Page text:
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Looking further into VIP program

As expected, there were some mixed feeling about my column about the possibility of having many – if not all – Pioneers and Lady Pioneers opt into the VIP program offered by Warren County Schools.

Some felt it was a good option, while others felt it was an outlandish idea which prioritized athletics over academics. What the WCSA website has strived to do in these last seven weeks is give people a chance to discuss all manners of sports topics, including one as complex as how student-athletes do in the classroom.

My reasoning is simple – I think the VIP program helps eliminate some risk when it comes to contact tracing. It would be a shame to see seasons lost or games cancelled and/or forfeited because of a rise in quarantines due to students being unable to properly social distance when WCHS has its hallways and classrooms full again. I don’t mind having some say all I am thinking about is sports – I’d tell them to look up what the ‘S’ in WCSA stands for.

What I do have an issue with is people saying it’s only about athletes or that this completely dismisses academics. Athletes aren’t the only people who can enroll into VIP programs – it is open to all Warren County students. If you feel like you’d like to avoid the possibility of your student – whether they are an athlete or not – going into quarantine due to contact tracing, then maybe you should be looking into the VIP program too.

I know I did.

In fact, Dr. Courtney Bennett, Ed.D. – the director of the program – was gracious enough to answer some questions for me about the VIP program.

Simmons: What is the VIP Program and how is it aiding in the instruction of our children?

Bennett: The VIP is an online instruction program that allows students to learn in a remote environment. Currently, there are three programs under the VIP umbrella.

Our traditional VIP program is designed for juniors and seniors who need to learn in a smaller, more structured environment. Traditional VIP students come on campus each day and receive instruction from teachers in both real-time and online. Annually, the traditional VIP serves approximately 100-140 students.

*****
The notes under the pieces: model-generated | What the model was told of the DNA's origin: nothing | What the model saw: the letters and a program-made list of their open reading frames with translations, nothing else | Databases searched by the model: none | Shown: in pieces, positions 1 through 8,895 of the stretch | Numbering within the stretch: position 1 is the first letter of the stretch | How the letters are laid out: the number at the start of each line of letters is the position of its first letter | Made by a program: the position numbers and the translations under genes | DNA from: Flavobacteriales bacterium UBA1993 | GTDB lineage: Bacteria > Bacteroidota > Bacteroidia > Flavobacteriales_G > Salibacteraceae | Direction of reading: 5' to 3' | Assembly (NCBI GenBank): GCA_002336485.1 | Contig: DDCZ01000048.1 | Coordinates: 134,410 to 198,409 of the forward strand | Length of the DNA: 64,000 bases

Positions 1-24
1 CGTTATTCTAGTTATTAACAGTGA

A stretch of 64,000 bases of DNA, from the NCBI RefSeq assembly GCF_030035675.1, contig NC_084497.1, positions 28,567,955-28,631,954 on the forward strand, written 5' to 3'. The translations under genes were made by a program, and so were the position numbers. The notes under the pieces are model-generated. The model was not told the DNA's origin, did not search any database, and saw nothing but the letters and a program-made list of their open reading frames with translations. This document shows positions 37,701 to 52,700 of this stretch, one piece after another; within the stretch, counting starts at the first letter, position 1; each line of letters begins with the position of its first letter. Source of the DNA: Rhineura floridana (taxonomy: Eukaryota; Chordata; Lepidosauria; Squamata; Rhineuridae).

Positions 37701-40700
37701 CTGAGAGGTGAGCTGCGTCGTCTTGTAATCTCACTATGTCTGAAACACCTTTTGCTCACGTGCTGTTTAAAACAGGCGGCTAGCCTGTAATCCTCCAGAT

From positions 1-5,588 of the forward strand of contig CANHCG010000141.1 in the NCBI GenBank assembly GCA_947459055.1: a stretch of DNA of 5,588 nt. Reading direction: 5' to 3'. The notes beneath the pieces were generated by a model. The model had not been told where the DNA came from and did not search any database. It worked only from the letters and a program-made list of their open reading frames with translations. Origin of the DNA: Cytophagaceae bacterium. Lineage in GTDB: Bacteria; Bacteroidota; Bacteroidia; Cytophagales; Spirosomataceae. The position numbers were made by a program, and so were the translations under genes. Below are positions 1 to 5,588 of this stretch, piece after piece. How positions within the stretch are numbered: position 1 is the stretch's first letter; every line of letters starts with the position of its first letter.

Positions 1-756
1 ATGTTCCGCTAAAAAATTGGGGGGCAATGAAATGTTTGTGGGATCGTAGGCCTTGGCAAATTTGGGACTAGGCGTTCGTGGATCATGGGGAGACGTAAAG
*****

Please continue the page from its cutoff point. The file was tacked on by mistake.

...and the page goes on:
Our VIP FLEX option allows juniors and seniors who currently work or who have certain circumstances at home (such as a parent who is critically ill) to learn on campus or online four hours per day and work at a job four hours per day.

Our other program option is our VIP@Home option which has been at the center of our district’s CoVid19 response. Our VIP@Home program offers students the option to learn in a fully remote environment.

VIP@Home students receive their instruction from regular classroom teachers who have access to a state-aligned content curriculum. Teachers may also supplement their online instruction with teacher-produced videos, or via Zoom meetings with students. Teachers and students keep in contact using email, text, or phone.

What is the day-to-day experience for a student in the program?

Bennett: Day-to-day experiences may be different for all VIP@Home students as all students are able to work at any time during a 24-hour period. Students must work on class assignments each day in order to be counted present each day. However, students may choose to set their own schedule. Some students work better first thing in the morning, while others enjoy working during the evening.

How have students been doing in the program this year - are you seeing a good response from it?

Bennett: Online learning offers a lot of flexibility for students and parents, but sometimes that flexibility can create challenges that traditional students would not typically encounter. The challenge of time management and the ability to be self-disciplined enough to work online daily sometimes creates challenges.

Students who work well independently may thrive in an online environment where students who need more face-to-face interaction may not fare as well.

Online learning is something that isn’t going to go away anytime soon. Many colleges now require freshmen to take at least one online course. Having our students ready to face those post secondary expectations is setting our students up to be successful.

What are challenges - if any - of a virtual program?

Bennett: Online learning requires a lot of time and individual effort. Students have control of their own learning experience, but at the same time, they have to be disciplined as far as staying on task and keeping up with all of their online assignments.

What benefits does the VIP program offer that may not be understood in the community currently?

Bennett: One huge benefit of our program is the flexibility for students and families it can offer and it can provide a safe learning environment for students who may be at-risk health wise or who live with a parent or family member with a compromised immune system. Students or families who are concerned about the risks associated with CoVid19 may find the VIP@Home a viable option.


It is this simple – all students (along with their parents) have the choice on how they want to attend school. The problem comes when they don’t have a choice whether to attend school, games, work or anything else if they are put into quarantine for contact tracing. Now if you want to push for the elimination of contact tracing quarantines (like Putnam County has), then I’m all for that discussion too.

As of right now though, contact tracing quarantine is going to be put to the ultimate test starting Oct. 12. It hasn’t been a big issue so far, but some students – AND yes, some athletes – may not want to chance it.

The great thing is, as Dr. Bennett explained, there is a viable option for those who aren’t willing to risk the time, effort and hard work they have put in and place their fate in the hands of somebody other than themselves.

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